There are so many places in the world that I want to visit, I wonder how I will ever have the time, let alone the funds! It can be a disparaging thought when choosing the next place to explore. Do I want a winter vacation or a summer holiday (I will pick summer every time), do I want to relax or do I want to jump out of a plane, do I want to dance all night long or curl up by a fire with a good book? Choosing a new place to visit is a task in its self. Today, I am not dreaming about an unknown shore or a lonely mountain peak, but about a place I have already been, a place that I have sworn I will make it back to, a place that completely satisfied my desire for sunshine and adventure. On this Wanderlust Wednesday I am dreaming about heading back to Langkawi, Malaysia.
Why visit Langkawi? Apart from the pristine beaches, crystal clear water and soothing weather. Langkawi is still a relatively untouched must see destination by the backpacking crowd. Most backpackers get caught up in the Thai full moon scene and never make it down to this charming archipelago – it may be that they are scared off by the alcohol restrictions. The infrastructure in Malaysia far outstrips several of its neighbours so the streets on Langkawi are well-lit and feel safe. The hotels and hostels are all amazing and still cheaper than you pay across the major touristy parts of Thailand.
Quick facts: Langkawi is a group of over 100 islands off the coast of Malaysia in the Andaman Sea near the Thailand border – the largest and most popular island is Pulau Langkawi. As Malaysia is a predominant Islamic country alcohol can be hard to find, however, on Pulau Langkawi you can purchase duty-free alcohol. The few islands that are populated are generally geared towards tourism, with it being a favourite holiday destination for the Malay.
How to get there:
- Fly – Langkawi has its own airport which you can get connecting flights from Kuala Lumpur or Bangkok
- Ferry – if you are travelling around the main land there are plenty of ferries that go from the main land as well as the neighbouring island of Penang. If you are travelling down from Thailand you can catch one from the Thai town of Satun.
Let’s talk about food: The British Empire colonised Malaysia and used it as a trading and military base with the rest of Asia, in doing so it has collected an extremely diverse population which has been reflected in the food. Malaysian food is often mistaken for chinese, however it generally uses a wider variety of vegetables and fruits and incorporates its large Indian populations love of curry into many of its dishes. As a rule – if you don’t like things spicy or hot, ask for the REALLY MILD version of any dish. If you do like things hot, I would still suggest starting low and working your way up as the Malay’s have a unique take on what constitutes a “little” chilli. Malaysian food is one of my favourite cuisines – not only because of the chilli but because they often create a great mix of spice, fruit and fresh vegetables. Make sure you clean out your sinuses with a big bowl of fresh Tom Yum Soup. Or instead of your boring toast for breakfast go in search for what some of the locals have – it’s often curry.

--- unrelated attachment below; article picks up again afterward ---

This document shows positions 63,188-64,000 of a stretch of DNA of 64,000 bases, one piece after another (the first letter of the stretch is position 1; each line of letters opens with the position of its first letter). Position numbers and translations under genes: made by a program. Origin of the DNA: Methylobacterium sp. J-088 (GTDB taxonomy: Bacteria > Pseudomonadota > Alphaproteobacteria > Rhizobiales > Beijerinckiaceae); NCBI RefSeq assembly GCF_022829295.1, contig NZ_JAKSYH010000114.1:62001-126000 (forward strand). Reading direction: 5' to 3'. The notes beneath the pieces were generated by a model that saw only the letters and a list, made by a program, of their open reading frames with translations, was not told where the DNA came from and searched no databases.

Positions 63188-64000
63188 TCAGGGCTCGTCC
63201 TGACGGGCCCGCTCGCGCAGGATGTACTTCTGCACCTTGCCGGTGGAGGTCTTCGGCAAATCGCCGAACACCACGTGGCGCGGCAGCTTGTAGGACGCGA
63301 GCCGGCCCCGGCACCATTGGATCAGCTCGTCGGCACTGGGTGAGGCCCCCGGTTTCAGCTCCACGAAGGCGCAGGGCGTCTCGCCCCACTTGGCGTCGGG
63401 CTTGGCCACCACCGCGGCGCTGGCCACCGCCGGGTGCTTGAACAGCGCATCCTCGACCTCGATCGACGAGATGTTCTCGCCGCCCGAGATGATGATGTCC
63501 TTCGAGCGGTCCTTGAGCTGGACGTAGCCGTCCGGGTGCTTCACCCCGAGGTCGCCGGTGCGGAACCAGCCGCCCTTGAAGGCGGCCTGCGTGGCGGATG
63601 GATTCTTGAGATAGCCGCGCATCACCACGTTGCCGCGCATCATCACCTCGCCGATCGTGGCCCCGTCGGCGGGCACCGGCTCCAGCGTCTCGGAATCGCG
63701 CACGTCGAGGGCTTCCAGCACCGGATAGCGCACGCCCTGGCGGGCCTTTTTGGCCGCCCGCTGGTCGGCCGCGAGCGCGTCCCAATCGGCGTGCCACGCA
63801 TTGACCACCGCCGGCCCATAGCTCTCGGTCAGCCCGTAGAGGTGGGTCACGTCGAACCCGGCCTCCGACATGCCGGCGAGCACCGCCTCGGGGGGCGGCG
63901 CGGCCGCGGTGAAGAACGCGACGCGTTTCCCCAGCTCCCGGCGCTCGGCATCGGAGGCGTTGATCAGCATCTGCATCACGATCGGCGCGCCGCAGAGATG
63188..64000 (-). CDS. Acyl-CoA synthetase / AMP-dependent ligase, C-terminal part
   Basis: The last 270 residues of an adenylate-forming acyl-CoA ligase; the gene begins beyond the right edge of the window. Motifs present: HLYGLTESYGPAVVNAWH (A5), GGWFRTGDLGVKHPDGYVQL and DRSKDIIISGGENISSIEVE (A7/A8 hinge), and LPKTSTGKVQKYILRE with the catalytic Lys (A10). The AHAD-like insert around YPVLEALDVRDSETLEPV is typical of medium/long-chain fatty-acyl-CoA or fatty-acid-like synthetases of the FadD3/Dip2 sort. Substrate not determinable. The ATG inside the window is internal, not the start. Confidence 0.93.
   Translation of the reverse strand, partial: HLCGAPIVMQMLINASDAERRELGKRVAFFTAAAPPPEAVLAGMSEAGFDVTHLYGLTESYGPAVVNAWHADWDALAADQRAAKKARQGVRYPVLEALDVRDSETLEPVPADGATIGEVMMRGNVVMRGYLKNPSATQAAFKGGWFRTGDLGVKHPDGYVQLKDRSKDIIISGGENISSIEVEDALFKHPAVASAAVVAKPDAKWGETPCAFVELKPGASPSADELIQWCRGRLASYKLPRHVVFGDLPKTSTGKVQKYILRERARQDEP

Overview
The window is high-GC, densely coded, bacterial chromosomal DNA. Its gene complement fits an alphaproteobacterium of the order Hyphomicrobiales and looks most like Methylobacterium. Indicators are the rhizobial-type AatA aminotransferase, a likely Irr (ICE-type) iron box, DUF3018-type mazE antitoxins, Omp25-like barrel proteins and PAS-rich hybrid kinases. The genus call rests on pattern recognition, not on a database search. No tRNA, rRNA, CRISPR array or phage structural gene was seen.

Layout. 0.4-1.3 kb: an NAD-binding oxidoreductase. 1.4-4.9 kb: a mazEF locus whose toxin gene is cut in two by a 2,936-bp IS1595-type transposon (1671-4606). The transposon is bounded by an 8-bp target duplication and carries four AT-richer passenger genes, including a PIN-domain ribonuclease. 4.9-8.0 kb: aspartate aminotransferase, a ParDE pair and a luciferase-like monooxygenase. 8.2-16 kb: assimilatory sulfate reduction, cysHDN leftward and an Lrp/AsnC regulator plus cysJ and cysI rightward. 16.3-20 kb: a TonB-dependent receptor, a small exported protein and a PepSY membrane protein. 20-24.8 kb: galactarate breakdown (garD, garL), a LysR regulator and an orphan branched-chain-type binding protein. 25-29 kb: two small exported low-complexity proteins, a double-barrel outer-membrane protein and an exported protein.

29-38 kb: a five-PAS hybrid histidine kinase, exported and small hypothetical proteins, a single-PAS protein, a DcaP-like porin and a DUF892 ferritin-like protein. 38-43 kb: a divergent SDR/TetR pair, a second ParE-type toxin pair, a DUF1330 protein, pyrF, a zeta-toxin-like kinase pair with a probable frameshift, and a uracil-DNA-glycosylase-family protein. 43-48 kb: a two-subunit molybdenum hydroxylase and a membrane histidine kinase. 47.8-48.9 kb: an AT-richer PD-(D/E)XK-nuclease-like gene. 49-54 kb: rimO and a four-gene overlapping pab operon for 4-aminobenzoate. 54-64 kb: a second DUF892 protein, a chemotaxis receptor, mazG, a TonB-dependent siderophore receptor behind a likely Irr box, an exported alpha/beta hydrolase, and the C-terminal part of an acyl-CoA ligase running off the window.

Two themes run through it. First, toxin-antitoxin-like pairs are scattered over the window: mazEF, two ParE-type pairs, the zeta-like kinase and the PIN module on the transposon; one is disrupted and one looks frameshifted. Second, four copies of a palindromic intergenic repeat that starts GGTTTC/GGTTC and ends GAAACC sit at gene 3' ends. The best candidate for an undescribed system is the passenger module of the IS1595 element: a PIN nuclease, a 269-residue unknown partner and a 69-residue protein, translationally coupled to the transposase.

When you feel like relaxing:
- There is no end to the beautiful beaches that surround the main island of this archipelago – so even if you don’t make it to any of the smaller islands you can spend numerous days and hours lolling about on the sand with a coconut in hand. The main beaches are sparsely populated unlike the other major beach destinations on the beaten track.
- If however, this is too crowded I suggest hiring a scooter or car and heading in search of a more private beach… there are plenty of them around!
- If you feel like leaving the beach but not doing anything to strenuous – head up to the Langkawi Cable Car for spectacular views of the rainforest and the whole island.
- Depending on what time of year you are there you may encounter some afternoon monsoon rains – I believe that this as an instruction from the earth to go have a nap.
When you feel like exploring:
- If you have a bunch of energy, climb up the 500 stairs to the top of the Telaga Tujuh Waterfalls, when you reach the top you will be glad you dragged your swim suit all that way.
- There are loads of boat tours that can take you around to the other islands nearby – such as Dayang Bunting Island which has a freshwater lake in the middle where you can take a quick dip.
- Snorkelling is always a must – its not as good as you will find in other parts of South East Asia but if you aren’t too picky about how brightly coloured your fish are then it is still quite spectacular.
- You can also do a tour through Kilim Karst Geoforest Park which is jam-packed full of monkeys, birds, insects, mangroves and stunning photo ops!
NOTE: Loads of tours offer eagle feeding as part of the experience – if you feel strongly against exploiting animals out of their natural feeding habits make sure you research your trip thoroughly first.
Shutting Down the Day Dream: Langkawi is the closest thing I have been to the fabled paradise, so much so that when I am having “one of those days” where you wish you were somewhere that would sooth your soul and help you relax, I immediately picture Langkawi – I definitely have to go back one of these days!
FINAL NOTE: Don’t trust the monkeys!